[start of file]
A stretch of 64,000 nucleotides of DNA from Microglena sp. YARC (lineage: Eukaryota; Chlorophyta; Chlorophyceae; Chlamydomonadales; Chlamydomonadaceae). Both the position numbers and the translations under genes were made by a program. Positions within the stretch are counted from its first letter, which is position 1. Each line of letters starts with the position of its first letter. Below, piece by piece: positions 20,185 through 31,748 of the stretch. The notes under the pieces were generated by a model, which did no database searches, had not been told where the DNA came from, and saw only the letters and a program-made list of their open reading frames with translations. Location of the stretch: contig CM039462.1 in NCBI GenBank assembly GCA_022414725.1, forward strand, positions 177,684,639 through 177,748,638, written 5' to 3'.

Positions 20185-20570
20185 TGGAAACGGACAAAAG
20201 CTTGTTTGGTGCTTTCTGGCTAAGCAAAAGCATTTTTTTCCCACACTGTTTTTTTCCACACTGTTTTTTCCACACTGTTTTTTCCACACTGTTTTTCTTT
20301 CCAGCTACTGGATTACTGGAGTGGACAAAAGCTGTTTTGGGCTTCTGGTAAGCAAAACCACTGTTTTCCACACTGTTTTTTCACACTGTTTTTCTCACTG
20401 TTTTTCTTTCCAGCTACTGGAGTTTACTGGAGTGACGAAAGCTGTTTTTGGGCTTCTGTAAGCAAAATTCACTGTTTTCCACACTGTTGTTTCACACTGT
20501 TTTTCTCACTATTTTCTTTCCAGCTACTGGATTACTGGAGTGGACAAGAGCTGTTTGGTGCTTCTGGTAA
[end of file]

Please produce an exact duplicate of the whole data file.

A stretch of 64,000 nucleotides of DNA from Microglena sp. YARC (lineage: Eukaryota; Chlorophyta; Chlorophyceae; Chlamydomonadales; Chlamydomonadaceae). Both the position numbers and the translations under genes were made by a program. Positions within the stretch are counted from its first letter, which is position 1. Each line of letters starts with the position of its first letter. Below, piece by piece: positions 20,185 through 31,748 of the stretch. The notes under the pieces were generated by a model, which did no database searches, had not been told where the DNA came from, and saw only the letters and a program-made list of their open reading frames with translations. Location of the stretch: contig CM039462.1 in NCBI GenBank assembly GCA_022414725.1, forward strand, positions 177,684,639 through 177,748,638, written 5' to 3'.

Positions 20185-20570
20185 TGGAAACGGACAAAAG
20201 CTTGTTTGGTGCTTTCTGGCTAAGCAAAAGCATTTTTTTCCCACACTGTTTTTTTCCACACTGTTTTTTCCACACTGTTTTTTCCACACTGTTTTTCTTT
20301 CCAGCTACTGGATTACTGGAGTGGACAAAAGCTGTTTTGGGCTTCTGGTAAGCAAAACCACTGTTTTCCACACTGTTTTTTCACACTGTTTTTCTCACTG
20401 TTTTTCTTTCCAGCTACTGGAGTTTACTGGAGTGACGAAAGCTGTTTTTGGGCTTCTGTAAGCAAAATTCACTGTTTTCCACACTGTTGTTTCACACTGT
20501 TTTTCTCACTATTTTCTTTCCAGCTACTGGATTACTGGAGTGGACAAGAGCTGTTTGGTGCTTCTGGTAA